ROCHESTER In the wake of tragedy across the country, area schools are stepping up security. Rochester Community Schools invested $8 million for the 2014-15 school year to increase safety at all four buildings.
Through bond work with the school board, the funds allowed the school to upgrade all entry vestibules, including the addition of an extra set of locked doors, cameras and key fobs.
The district also received a Homeland Security grant in 2013-14, which provided a gate guardian to run background checks. In 2014-15, the school received the grant again to secure a School Resource Officer (SRO) who will rotate between the four buildings.
"As school administrators and school employees, our number one priority is student safety," said Oscar Haughs, the Assistant Principal at the middle school. "You don't want to say, 'it's not going to happen to us,' because once you say that tragedy can strike."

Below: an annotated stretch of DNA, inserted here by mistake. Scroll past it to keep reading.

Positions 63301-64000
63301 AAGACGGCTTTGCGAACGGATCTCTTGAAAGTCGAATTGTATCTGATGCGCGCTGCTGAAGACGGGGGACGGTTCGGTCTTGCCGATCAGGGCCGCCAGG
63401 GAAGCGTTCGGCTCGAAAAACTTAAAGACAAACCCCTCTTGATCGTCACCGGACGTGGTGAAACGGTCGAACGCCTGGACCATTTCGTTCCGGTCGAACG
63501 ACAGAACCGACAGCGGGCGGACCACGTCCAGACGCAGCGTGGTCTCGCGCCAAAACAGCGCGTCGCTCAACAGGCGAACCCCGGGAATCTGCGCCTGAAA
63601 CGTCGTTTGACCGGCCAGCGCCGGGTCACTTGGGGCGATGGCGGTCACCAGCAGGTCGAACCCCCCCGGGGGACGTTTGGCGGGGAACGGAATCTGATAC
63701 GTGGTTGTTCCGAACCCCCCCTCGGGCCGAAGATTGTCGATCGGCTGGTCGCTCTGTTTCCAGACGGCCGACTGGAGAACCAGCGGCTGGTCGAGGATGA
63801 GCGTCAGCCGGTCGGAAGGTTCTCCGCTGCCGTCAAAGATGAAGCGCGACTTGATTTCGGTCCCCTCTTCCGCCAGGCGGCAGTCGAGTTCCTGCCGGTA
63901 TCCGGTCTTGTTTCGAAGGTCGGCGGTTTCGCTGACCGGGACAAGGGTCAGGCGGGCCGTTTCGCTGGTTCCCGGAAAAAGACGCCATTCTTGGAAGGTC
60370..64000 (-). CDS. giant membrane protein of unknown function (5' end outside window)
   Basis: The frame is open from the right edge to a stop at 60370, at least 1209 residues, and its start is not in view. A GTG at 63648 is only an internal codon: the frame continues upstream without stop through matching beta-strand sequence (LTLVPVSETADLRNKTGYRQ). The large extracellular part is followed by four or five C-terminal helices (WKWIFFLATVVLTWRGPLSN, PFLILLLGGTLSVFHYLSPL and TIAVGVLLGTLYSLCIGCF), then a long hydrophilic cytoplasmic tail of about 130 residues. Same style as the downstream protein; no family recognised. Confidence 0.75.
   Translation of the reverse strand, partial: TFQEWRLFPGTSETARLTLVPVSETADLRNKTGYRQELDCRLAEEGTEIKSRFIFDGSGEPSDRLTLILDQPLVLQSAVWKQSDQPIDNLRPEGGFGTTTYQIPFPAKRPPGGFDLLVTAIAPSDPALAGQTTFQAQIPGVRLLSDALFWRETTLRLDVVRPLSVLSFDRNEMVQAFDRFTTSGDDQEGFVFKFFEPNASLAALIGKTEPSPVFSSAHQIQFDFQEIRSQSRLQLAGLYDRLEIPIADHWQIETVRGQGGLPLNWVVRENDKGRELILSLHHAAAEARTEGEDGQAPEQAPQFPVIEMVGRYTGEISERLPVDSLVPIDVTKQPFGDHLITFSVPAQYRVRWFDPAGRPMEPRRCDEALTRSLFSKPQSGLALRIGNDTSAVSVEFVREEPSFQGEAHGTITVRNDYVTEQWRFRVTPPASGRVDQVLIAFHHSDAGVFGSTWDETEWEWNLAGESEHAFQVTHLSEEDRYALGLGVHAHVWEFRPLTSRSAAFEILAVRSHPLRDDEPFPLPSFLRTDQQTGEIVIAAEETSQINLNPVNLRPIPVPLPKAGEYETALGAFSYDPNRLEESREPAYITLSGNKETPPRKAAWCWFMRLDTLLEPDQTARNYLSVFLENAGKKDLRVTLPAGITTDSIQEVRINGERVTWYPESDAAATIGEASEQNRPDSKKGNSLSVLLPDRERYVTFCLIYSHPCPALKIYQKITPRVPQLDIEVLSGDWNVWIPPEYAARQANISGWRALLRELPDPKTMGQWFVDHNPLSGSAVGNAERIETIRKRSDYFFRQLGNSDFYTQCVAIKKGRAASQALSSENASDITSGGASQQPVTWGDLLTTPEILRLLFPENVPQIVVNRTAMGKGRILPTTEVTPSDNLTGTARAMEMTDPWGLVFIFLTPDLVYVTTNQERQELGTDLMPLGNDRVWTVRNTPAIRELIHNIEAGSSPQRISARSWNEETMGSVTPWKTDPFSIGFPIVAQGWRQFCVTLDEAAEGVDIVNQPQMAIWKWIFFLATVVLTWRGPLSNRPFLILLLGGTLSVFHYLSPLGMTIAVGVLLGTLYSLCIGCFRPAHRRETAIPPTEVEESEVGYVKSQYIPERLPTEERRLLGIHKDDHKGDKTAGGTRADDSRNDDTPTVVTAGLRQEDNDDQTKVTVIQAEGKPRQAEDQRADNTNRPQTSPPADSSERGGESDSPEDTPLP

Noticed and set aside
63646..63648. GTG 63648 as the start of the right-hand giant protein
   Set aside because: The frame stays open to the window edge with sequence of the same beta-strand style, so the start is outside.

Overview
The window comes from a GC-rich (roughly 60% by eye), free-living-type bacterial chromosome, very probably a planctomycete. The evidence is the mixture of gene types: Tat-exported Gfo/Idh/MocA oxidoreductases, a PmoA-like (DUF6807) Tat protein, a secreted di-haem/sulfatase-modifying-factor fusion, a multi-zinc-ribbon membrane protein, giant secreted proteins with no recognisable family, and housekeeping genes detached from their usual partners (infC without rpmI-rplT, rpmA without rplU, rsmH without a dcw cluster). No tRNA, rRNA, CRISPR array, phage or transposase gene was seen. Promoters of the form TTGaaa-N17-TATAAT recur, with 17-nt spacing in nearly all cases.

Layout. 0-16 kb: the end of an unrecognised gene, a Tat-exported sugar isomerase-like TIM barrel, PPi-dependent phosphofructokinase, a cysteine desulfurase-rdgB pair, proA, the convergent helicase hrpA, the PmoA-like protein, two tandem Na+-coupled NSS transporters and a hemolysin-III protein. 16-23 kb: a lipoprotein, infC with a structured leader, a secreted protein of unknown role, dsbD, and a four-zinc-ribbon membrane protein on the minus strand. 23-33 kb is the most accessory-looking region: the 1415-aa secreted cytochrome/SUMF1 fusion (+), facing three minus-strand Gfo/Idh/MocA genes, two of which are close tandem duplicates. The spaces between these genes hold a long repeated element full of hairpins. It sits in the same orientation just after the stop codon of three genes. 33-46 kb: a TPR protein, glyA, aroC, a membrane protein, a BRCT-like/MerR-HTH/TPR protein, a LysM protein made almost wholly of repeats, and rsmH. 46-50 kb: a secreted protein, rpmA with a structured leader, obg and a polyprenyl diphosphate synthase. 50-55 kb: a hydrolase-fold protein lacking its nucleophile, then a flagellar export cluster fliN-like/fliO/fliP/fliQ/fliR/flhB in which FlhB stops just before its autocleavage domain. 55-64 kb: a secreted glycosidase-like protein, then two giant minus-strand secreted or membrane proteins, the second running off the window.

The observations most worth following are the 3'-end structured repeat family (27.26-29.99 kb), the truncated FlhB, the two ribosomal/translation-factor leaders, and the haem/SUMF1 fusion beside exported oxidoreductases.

Rochester isn't the only district increasing security. South Bend Community Schools are adding safety measures at the Intermediate and Primary levels, including remote access and key fobs at all doorways.
In addition to physical safety measures, the district also used summer break to step up communication and education between local police and school officials. SROs, mental health workers, law enforcement and the administration attended multiple seminars to get a better understanding of the law.
"Times have changed," said Lt. Eric Crittendon, the Safety Security Director for SBCSC.
"We need to respond differently, we have different things that come up in schools. Five, ten years ago we weren't as worried about people coming in and shooting in school buildings. Now, we have to address those and make sure our people who work inside these schools receive some type of training to help respond to those incidents," said Lt. Crittendon.
Back in Rochester, aside from security, the district is also upgrading the technology department. Students K-12 will work with iPads and laptops at school. Middle and high school students will be able to take iPads home through a one-to-one program.
"In the 21st century, you want your students to be competitive around the world, not just in Indiana and not just in Rochester, but globally," said Haughs.